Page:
Whether you are digging in dirt, gravel, sand, or snow, shoveling can be a great workout.
Shoveling often requires quick bursts of energy and involves all body muscles to complete the task.
The most important muscles for shoveling snow are those that provide the lift and motion to this task: these are located in your front spine, back, and legs.
The muscle groups include some you may not be aware of, such as abdominal muscles
Despite total-body involvement, the following muscles are the most commonly credited with playing the most prominent role when shoveling are the skeletal muscles; abs, deltoid, latissimus dorsi, biceps, and triceps, erector spinae, glutes, quads, and hamstrings.
Table of Contents
Abs or the abdominal muscles are the glue that supports the body from the waist to the neck.
These muscles are what give us balance to move around and keeps us stable.
There are surface abdominal muscles and deep abdominal muscles.
The deep muscles, flexor muscles attach to the front of the spine, protect our backbone, and hold our organs in place.
The role of the abs when shoveling is all involved.
From pushing the shovel, ensuring we don’t fall over to lifting and throwing what’s on the shovel, protecting our back.
Often when shoveling, we experience lower back pain.
This pain may be due to our abdominal muscles being weak, so a little exercise to tighten these muscles would help protect our backs.
The three deltoid muscles are in your shoulder area.
The prime function is to ensure that your arm socket stays together and your shoulder does not dislocate.
When lifting substrate from our shovel, the deltoids are there to ensure the action of lifting and throwing.
The latissimus dorsi muscle group is in your back and consists of the lower, middle, and upper parts.
The latissimus dorsi muscle group comes into play when shoveling as it stabilizes your shoulder blades so that they do not come together during repetitive movements like scooping or lifting.
Biceps and Triceps
The arm also has the muscle groupings of biceps and triceps, allowing us to bend our elbow up and down or rotate our arms left to rights.
When shoveling, we consistently bend our elbows and rotate our arms to carry, push, and lift the shovel and any load that we may be moving.
These extensor muscles attach to the back of the spine, helping to hold the spine up.
Without the rector spinae muscle, we would not stand straight or walk, which occurs when shoveling.
Officially know as Gluteus Maximus, which always reminds me of a Roman gladiator, is the largest and heaviest muscle in the body.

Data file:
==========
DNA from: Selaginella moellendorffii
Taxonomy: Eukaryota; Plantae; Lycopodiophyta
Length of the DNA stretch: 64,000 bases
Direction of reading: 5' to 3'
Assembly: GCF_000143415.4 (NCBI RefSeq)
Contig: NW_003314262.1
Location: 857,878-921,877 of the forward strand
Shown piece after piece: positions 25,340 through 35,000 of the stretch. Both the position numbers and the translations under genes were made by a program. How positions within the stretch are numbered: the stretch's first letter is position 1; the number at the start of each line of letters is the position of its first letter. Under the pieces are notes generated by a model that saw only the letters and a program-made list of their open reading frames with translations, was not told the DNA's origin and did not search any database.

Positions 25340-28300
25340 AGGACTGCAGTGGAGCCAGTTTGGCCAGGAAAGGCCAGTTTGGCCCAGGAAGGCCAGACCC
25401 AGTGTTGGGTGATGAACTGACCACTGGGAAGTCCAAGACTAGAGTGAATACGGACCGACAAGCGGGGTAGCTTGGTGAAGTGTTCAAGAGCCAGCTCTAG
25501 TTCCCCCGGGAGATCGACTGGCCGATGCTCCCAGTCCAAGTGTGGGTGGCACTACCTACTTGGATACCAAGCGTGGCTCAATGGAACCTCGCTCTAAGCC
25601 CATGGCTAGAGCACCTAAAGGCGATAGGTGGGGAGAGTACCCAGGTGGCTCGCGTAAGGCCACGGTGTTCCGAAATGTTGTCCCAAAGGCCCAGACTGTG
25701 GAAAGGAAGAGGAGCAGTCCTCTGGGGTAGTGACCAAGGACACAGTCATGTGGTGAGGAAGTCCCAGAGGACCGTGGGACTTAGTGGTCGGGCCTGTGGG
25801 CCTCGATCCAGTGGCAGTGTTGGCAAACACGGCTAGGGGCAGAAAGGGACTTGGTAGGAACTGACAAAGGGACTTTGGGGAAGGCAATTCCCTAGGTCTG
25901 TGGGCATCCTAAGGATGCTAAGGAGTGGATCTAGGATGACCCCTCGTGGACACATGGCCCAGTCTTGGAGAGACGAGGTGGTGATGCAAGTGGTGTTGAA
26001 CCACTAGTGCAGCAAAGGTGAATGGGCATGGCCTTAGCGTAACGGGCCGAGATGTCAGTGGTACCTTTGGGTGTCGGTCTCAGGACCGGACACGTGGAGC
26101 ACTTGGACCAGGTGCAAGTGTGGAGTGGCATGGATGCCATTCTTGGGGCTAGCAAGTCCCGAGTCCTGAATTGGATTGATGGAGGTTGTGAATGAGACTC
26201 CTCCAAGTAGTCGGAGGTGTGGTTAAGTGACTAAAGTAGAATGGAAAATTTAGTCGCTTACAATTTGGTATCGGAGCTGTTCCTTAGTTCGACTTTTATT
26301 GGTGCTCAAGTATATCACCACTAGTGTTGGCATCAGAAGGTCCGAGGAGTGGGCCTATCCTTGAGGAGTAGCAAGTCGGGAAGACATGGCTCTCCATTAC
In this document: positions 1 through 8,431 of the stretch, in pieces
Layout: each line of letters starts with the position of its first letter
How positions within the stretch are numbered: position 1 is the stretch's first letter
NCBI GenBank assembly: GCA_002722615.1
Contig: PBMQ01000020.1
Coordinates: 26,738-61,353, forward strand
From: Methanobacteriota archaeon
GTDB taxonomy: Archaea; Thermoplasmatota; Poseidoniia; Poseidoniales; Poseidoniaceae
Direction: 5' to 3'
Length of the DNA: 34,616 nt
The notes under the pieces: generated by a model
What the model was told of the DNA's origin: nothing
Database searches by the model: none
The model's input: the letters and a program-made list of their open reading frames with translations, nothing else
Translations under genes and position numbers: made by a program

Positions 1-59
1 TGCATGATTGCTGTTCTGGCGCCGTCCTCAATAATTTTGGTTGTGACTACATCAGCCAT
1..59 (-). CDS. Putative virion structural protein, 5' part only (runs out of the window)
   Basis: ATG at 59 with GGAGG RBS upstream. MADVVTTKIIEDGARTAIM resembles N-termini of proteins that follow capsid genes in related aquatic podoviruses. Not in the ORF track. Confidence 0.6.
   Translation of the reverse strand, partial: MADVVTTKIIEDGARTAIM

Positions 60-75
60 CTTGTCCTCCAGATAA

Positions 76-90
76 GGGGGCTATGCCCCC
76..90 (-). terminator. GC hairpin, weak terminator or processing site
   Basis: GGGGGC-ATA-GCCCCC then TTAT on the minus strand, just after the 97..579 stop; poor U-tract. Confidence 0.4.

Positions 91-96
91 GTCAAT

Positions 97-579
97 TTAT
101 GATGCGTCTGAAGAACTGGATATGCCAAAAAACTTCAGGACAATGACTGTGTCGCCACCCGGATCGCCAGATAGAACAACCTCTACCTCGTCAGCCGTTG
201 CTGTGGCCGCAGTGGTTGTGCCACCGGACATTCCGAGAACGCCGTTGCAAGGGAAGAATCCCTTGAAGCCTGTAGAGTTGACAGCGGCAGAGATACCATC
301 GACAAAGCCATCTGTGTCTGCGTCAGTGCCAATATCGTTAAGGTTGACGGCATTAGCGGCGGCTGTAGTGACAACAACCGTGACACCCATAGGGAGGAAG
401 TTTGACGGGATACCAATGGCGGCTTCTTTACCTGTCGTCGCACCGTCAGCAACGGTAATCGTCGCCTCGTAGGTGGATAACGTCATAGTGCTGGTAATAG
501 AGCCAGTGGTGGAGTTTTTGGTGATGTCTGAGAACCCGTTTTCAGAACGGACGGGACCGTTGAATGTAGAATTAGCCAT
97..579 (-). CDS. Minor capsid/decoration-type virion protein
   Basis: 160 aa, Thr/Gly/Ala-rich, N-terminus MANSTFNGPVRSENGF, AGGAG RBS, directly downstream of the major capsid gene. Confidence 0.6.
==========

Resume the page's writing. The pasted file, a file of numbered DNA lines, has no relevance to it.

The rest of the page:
Being the largest muscle, it has many roles.
From supporting the pelvis, allowing the hip joint to extend or move side to side, and helping the body maintain an upright position.
The gluteus maximus allows us to step, climb and run.
When shoveling, we generally don’t run, but we lift our feet to step on the shovel and sometimes climb up an incline to clear the area.
These muscles run from the hip to the back of the knee and work with glutes to tilt the pelvis area allowing us to stand up straight after being bent over.
The hamstring muscles also are what will enable us to bend our knees.
When shoveling, there is continuous bending over and straightening our bodies and bending our knees when lifting a heavy load.
Quadriceps are located in the front of your thigh, and as the name suggests, it is a combination of four muscles.
The strength of these four muscles combine, allowing us to stand, walk, run, and it also keeps our knee stable.
Along with the hamstring muscles, this muscle provides power as you push off and walk or run up and down stairs while carrying heavy loads.
The above muscle groups show how active each part of the body is in completing shoveling.
There are also supporting characters in any activities that are often overlooked but are worthy of mentioning.
There are three muscle types in the body skeletal, cardiac, and smooth.
We talked about the significant skeletal muscles, but what about the cardiac and smooth muscles and the impact in shoveling.
Cardiac muscle makes up the heart wall and allows the heart to contract to pump blood throughout our body, bathing the organs and muscles in oxygen-rich blood so that they may function.
The heart in itself is a muscle.
Shoveling often requires quick bursts of energy that require large amounts of use for some muscle groups to complete tasks such as filling bags or carrying a load a distance.
Also known as aerobic exercise, this becomes more difficult over time due to weather conditions, age, health, and the frequency of shoveling.
Shoveling being a full-body exercise requires this cardiac muscle for sure.
Sadly, shoveling is often too stressful for the cardiac muscle, and heart attacks occur.
Shoveling can also result in broken bones, lower back pain, shoulder pain, and soft tissue injuries.
It is essential to follow the correct shoveling guidelines, eat healthy and exercise to avoid injuries.
To learn more on how to prevent these injuries, read our articles:
Smooth muscles control involuntary responses in the body’s arteries and veins, bladder, stomach, skin, intestines, respiratory tract, and reproductive systems.
These muscles maintain pressure by constricting or dilating the arteries and veins to keep the blood flowing.
They also narrow or expand the intestines to keep things moving through.
They are the unsung hero muscle that keeps the body functioning while other muscles are working.
When shoveling, we don’t pay attention to these muscles and may think they are not involved at all in shoveling, but they are.
As our focus is on the task at hand, the smooth muscle is our partner and focuses on maintaining a status quo state, allowing us to breathe and have the strength to shovel.